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Aar. Some devil whisper curses in my ear,
And prompt me, that my tongue may utter forth
The venomous malice of my lwelling heart !
Luc. Away, inhuman dog, unhallow'd slave;

[Exeunt Goths with Aaron.
Sirs, help our uncle to convey him in. [Flourish.
The trumpets fhew the Emperor is at hand.
Sound trumpets. Enter Emperor and Empress, witb Tribunes

and others. Sat. What, hath the firmament more suns than one? Luc. What boots it thee to call thyself a fun ?

Mar. Rome's Emperor, and nephew, break the parley; These quarrels muit be quietly debated : The feait is ready, which the careful Titus Hath ordain'd to an honourable end, For peace, for love, for league, and good to Rome : Please you therefore draw nigh and take your places. Sat. Marcus, we will.

[Hautbays. A Table brought in. Enter Titus like a Cook, placing the meat on the Table, and Lavinia with a veil over her face.

Tit. Welcome, my gracious Lord; welcome dread Welceme, ye warlike Goths, welcome Lucius, · [Queen, And welcome all; although the cheer be poor, *Twill fill your stomachs, please you eat of it.

Sat. Why art thou thus attir'd, Andronicus ?

Tit. Because I would be sure to have all well, To entertain your Highness, and your Empress. .

Tam. We are beholden to you, good Andronicus.

Tit. And if your Highness knew my heart, you were
My Lord the Emperor, resolve me this ;
Was it well done of rash Virginius,
To flay his daughter with his own right-hand,
Because the was enforc’d, stain'd, and deflour'd ?

Sat. It was, Andronicus,
Tit. Your reason, mighty Lord?

Sat. Because the girl should not survive her shame,
And by her presence still renew his forrow,s.
Tit. A reason mighty, Atrong, and effectual,


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A pattern, precedent, and lively warrant,
For me, most wretched, to perform the like:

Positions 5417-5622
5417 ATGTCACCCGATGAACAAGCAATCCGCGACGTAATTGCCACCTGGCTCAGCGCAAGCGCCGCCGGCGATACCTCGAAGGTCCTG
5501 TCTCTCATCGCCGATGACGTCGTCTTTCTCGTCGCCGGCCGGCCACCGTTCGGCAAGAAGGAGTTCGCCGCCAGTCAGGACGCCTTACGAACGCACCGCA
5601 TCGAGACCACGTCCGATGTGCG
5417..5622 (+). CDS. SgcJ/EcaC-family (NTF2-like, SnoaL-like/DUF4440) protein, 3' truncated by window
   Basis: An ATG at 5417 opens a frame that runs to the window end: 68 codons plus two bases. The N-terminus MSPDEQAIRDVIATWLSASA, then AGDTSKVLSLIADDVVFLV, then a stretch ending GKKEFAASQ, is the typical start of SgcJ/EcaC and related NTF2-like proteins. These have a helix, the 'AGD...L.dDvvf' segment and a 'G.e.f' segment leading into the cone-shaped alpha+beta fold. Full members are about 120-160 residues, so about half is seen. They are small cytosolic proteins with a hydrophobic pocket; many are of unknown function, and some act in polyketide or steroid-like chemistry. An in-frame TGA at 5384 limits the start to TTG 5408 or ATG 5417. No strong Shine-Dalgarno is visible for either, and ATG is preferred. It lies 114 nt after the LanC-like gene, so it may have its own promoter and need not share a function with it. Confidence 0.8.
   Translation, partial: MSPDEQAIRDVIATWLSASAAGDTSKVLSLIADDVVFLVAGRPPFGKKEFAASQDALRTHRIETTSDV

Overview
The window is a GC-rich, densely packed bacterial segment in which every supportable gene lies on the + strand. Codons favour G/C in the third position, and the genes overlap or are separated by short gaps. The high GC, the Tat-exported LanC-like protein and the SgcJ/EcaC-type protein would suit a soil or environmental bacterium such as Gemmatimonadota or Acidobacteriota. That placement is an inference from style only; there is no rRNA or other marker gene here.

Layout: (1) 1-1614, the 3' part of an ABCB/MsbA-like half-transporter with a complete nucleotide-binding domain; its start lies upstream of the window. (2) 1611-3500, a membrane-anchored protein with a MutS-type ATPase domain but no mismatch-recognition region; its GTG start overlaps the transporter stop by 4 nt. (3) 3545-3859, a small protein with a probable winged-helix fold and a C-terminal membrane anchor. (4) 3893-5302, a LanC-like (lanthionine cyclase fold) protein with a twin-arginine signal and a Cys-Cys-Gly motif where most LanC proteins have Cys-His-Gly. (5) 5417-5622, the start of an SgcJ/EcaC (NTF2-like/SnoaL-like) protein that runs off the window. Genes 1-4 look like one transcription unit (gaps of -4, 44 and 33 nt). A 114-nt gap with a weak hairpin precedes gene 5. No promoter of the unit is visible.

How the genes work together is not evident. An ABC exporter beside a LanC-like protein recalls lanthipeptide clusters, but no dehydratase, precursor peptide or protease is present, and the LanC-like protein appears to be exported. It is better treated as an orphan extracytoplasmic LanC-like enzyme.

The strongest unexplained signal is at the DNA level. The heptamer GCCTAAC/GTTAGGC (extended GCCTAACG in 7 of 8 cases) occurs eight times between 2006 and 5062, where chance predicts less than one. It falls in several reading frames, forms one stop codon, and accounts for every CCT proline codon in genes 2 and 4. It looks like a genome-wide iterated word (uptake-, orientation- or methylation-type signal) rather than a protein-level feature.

Die, die, Lavinia, and thy shame with thee,
And with thy shame thy father's sorrow die! [Hekills here

Sat. What halt thou done, unnatural and unkind?

Tit.Kill'd her, for whom my tears have made me blind. I am as woeful as Virginius was, And have a thousand times more cause than he To do this outrage. And it is now done.

Sat. What, was the ravish’d? tell, who did the deed Tit. Will't please you eat, will’t please your Highness

feed? Tam. Why halt thou slain thine only daughter thus

Tit. Not I, 'twas Chiron and Demetrius.
They ravith'd her, and cut away her tongue,
And they, 'twas they, that did her all this wrong.

Sat. Go, fetch them hither to us presently.
Tit. Why, there they are both, baked in that pye,
Whereof their mother daintily hath fed;
Eating the flesh, that she herself hath bred.
'Tis true, 'tis true; witness, my knife's sharp point..

(He flabs the Empress. Sat. Die, frantick wretch, for this accurfed deed.

[He ftabs Titus. Luc. Can the son's eye behold his father bleed? There's meed for meed, death for a deadly deed.

(Lucius ftabs the Emperor,
Mar. You sad-fac'd men, people and sons of Rome,
By uproar sever'd, like a flight of fowl
Scatter'd by winds and high tempestuous gufts,
Oh, let me teach you how to knit again
This scatter'd corn into one mutual seaf,
These broken limbs again into one body.

Goth. Let Rome herself be bane unto herself;
And fhe, whom mighty, kingdoms curtsy to,
Like a forlorn and defperate caft-away,
Do shameful execution on herself.

Mar. But if my frosty signs and chaps of ages.
Grave witnesses of true experience,
Cannot induce you to attend my words,

Speak, Speak, Rome's dear friend; as erft our ancestor,

[TO Lucias, When with his folemn tongue he did discourse To love-lick Dido's sad attending ear, The story of that baleful burning night, When subtle Greeks surpriz'd King Priam's Troy : Tell us, what Sinon hath bewitch'd our ears, Or who hath brought the fatal engine in, That gives our Troy, our Rome, the civil wound. My heart is not compact of flint, nor steel ; Nor can I utter all our bieter grief, But floods of tears will drown my oratory, And break my very ute'rance; even in the time When it should move you to attend me most, Lending your kind commiseration. Here is a captain, let him tell the tale, Your hearts will throb and weep to hear him speak.